“The way we are trained, the way we maintain our diet; it’s just not up to that standard”, he said. Players in Europe develop a high degree of competence, developed at a very young age; through their S-tier fitness programmes, consistent training regimes and optimized skill-sets.


It’s hopeless for our players to survive in a high-level atmosphere like Europe; with an Eden-Hazard level of dietary control, paired with an inconsistent training schedule. It’s a common concern for every sport on the island. In January 2021, 8 out of the 20 cricket players shortlisted for the tour of West Indies failed to qualify for the initial fitness tests; one out of the many cases in an unfortunate trend for the former (Cricket) World Cup champions.


The way we are trained, the way we maintain our diet; it’s just not up to that standard


“I had this issue of having constant pressure in almost every single game.”, said Shayan, highlighting one of his key problems as a youth player. According to him, this is a shared dilemma among most local athletes. “Even in cricket, our players are so pressurized... Not that they can’t play”, Shayan said, expounding upon the nation’s unavailing sports performance in recent years, “It’s a common problem we Sri Lankans have”.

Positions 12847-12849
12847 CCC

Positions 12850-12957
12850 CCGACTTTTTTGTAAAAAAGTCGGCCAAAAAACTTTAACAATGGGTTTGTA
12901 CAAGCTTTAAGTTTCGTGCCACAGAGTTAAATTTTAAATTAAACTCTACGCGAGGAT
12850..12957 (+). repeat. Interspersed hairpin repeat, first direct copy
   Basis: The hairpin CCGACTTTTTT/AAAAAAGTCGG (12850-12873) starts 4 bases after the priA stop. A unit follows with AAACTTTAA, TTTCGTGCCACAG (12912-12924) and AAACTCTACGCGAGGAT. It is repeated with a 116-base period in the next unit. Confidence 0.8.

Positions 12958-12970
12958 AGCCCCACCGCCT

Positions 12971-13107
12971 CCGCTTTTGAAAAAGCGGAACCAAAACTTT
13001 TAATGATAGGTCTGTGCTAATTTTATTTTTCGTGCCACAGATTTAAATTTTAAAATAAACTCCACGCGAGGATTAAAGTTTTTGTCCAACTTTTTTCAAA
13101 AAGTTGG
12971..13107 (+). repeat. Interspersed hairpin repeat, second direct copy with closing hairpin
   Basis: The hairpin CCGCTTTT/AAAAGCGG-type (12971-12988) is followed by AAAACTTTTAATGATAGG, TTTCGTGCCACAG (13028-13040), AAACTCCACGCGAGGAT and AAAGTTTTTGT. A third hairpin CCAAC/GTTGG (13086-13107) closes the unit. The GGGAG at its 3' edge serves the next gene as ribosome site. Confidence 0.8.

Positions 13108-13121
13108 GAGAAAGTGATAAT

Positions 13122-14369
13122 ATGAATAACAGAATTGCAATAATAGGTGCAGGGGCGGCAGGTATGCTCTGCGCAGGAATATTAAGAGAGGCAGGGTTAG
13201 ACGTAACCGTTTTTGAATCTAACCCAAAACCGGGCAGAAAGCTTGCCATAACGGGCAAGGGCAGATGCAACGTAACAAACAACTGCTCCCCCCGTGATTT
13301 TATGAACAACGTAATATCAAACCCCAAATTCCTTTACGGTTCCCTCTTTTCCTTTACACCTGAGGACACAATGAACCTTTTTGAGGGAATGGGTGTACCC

Potentially world-class athletes are easily overwhelmed with high stakes situations. “If one of our players goes to a world-class standard [in football], he’s going to have too much pressure ”. We live in an era where world-class players with record-breaking transfer fees, like Real Madrid’s Hazard, for instance, are crumbling under the standards of a high degree of competition. If footballers that have been exposed to that kind of atmosphere and competition from a young age are struggling to cope with the stakes, there need not be any questions asked for the aspiring stars from the Pearl of the Indian Ocean.


Tottenham’s Heung Min Son takes control over the ball in a World Cup Qualifier against Sri Lanka in 2019. The Koreans took the W in a comfortable 8-0 win against the Lankans.

Tottenham’s Heung Min Son takes control over the ball in a World Cup Qualifier against Sri Lanka in 2019. The Koreans took the W in a comfortable 8-0 win against the Lankans.